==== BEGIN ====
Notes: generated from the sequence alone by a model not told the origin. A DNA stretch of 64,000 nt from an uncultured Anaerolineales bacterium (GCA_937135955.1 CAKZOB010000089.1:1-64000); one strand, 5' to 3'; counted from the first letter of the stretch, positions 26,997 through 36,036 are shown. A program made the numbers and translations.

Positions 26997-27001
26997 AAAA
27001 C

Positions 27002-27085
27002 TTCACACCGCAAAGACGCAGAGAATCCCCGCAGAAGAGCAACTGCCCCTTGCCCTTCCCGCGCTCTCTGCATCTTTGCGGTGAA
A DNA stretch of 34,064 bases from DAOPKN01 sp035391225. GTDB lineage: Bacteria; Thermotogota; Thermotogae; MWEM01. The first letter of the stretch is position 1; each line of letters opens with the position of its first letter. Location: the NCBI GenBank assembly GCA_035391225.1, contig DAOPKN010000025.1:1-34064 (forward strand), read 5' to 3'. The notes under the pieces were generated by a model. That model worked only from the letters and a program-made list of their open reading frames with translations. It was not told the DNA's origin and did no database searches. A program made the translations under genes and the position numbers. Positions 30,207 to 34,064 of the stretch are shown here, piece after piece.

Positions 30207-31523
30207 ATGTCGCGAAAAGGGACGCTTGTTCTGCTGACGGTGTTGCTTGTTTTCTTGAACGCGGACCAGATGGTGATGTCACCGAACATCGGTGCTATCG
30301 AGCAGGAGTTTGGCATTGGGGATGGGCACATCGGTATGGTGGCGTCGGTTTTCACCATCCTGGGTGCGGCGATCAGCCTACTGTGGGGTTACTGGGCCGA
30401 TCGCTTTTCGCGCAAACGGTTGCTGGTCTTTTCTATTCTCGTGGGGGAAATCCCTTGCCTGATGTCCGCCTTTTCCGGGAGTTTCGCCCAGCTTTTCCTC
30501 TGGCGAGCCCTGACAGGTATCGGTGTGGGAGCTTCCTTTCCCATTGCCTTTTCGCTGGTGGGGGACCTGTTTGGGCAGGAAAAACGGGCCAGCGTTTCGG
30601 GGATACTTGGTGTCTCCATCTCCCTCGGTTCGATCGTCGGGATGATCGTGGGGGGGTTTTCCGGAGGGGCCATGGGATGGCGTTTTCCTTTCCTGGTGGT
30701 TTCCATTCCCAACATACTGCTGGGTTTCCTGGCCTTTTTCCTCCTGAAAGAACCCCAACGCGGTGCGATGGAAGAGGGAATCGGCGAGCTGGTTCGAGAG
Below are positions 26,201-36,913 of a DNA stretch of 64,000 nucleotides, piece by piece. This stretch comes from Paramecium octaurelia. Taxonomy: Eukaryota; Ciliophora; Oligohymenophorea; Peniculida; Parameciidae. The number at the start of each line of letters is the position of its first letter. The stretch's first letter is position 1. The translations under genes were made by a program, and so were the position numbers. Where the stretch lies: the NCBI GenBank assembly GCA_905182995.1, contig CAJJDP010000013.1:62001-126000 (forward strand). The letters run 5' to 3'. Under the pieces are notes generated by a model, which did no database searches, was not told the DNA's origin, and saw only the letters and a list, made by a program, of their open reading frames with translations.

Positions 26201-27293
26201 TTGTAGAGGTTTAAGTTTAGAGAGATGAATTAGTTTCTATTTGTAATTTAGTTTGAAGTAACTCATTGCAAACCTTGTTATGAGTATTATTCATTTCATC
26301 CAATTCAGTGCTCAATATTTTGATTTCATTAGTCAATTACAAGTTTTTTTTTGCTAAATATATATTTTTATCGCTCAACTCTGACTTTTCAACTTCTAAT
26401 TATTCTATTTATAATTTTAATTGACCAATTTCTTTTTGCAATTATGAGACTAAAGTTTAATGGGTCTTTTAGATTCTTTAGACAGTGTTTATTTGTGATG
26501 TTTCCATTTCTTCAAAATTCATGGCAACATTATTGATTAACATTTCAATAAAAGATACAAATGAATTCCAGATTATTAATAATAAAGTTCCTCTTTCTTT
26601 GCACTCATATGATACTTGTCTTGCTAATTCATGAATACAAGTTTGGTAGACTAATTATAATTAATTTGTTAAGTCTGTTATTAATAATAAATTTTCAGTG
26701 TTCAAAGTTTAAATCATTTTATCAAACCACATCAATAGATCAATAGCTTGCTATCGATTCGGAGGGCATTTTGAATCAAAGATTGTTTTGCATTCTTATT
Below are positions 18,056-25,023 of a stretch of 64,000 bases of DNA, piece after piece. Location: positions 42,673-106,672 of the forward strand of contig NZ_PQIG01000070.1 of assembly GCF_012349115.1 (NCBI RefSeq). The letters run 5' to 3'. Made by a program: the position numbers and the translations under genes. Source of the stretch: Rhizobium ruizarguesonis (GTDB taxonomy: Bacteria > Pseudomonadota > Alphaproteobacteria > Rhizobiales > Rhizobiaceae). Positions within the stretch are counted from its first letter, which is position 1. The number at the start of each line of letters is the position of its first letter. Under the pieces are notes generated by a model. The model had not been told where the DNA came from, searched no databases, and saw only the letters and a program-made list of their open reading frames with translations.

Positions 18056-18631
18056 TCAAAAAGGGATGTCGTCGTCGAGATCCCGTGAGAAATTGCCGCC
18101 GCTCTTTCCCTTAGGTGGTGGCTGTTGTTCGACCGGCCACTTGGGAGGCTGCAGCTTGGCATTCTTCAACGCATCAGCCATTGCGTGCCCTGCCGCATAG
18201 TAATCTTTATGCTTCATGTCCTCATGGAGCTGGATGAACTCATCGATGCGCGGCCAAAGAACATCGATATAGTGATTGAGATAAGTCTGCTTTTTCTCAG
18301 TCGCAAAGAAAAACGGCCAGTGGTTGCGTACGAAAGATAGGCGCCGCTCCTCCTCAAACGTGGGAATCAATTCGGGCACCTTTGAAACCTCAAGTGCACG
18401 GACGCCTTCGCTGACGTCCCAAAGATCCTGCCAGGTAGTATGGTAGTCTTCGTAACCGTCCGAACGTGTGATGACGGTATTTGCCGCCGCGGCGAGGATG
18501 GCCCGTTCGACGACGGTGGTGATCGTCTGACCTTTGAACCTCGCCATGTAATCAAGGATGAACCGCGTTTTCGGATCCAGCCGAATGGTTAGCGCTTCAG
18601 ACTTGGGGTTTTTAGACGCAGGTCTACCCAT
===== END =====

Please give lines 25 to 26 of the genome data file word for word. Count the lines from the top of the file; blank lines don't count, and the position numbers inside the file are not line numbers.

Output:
18056 TCAAAAAGGGATGTCGTCGTCGAGATCCCGTGAGAAATTGCCGCC
18101 GCTCTTTCCCTTAGGTGGTGGCTGTTGTTCGACCGGCCACTTGGGAGGCTGCAGCTTGGCATTCTTCAACGCATCAGCCATTGCGTGCCCTGCCGCATAG